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Is Giving Credit When It’s Due Not A Thing Anymore?

Is Giving Credit When It’s Due Not A Thing Anymore?

There is a fine line between cultural appropriation and cultural appreciation. If you ask me, just about every part of American Culture is appropriated. The very ground we walk on doesn’t even belong to us. We are a nation known for theft of land, culture, and even people! Due to the seriousness of this issue, cultural appropriation means more to me than the cornrows and boxer braids debate.

What is Cultural Appropriation?

There is a difference between having a genuine interest in a piece of someone’s culture and wanting to participate in a culture’s customs in order to appear “trendy.” Cultural appropriation is the theft of a minority culture’s traditions, ideas, and fashions that are stolen by a dominant culture. This is not a typical white versus black thing, this issue occurs throughout almost all cultures. When the customs are stolen from a subset of people and praised by someone who does not belong to their group, it is a huge slap in the face! The ideas that have been stolen typically have been around for decades but they were never appreciated until they were made mainstream. When artifacts of significance become modern accessories, the fine line between appropriation and appreciation has been crossed.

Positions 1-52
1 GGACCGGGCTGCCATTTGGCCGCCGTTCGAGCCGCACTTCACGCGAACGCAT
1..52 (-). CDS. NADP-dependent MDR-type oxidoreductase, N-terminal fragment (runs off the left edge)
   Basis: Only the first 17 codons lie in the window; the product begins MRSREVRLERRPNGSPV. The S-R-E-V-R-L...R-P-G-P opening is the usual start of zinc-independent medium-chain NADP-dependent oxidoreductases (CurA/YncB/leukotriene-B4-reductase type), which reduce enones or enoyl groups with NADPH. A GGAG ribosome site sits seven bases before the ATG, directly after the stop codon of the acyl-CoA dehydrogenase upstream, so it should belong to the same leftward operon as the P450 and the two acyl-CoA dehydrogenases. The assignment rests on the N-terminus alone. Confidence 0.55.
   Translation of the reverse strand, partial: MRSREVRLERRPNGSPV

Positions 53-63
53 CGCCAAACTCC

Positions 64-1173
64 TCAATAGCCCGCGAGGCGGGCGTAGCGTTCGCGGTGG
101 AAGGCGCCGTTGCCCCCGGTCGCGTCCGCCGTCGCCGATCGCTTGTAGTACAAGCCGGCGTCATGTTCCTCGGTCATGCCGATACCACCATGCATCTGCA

What is Cultural Appreciation?

On the other hand, Cultural Appreciation is the admiration for one’s culture and ideas. When a culture is appreciated, credit is given to that particular group when ideas are taken and the individual(s) educate those who are unaware of history. Appreciating and being respectful to one’s culture can also mean asking for permission to mimic one’s heritage.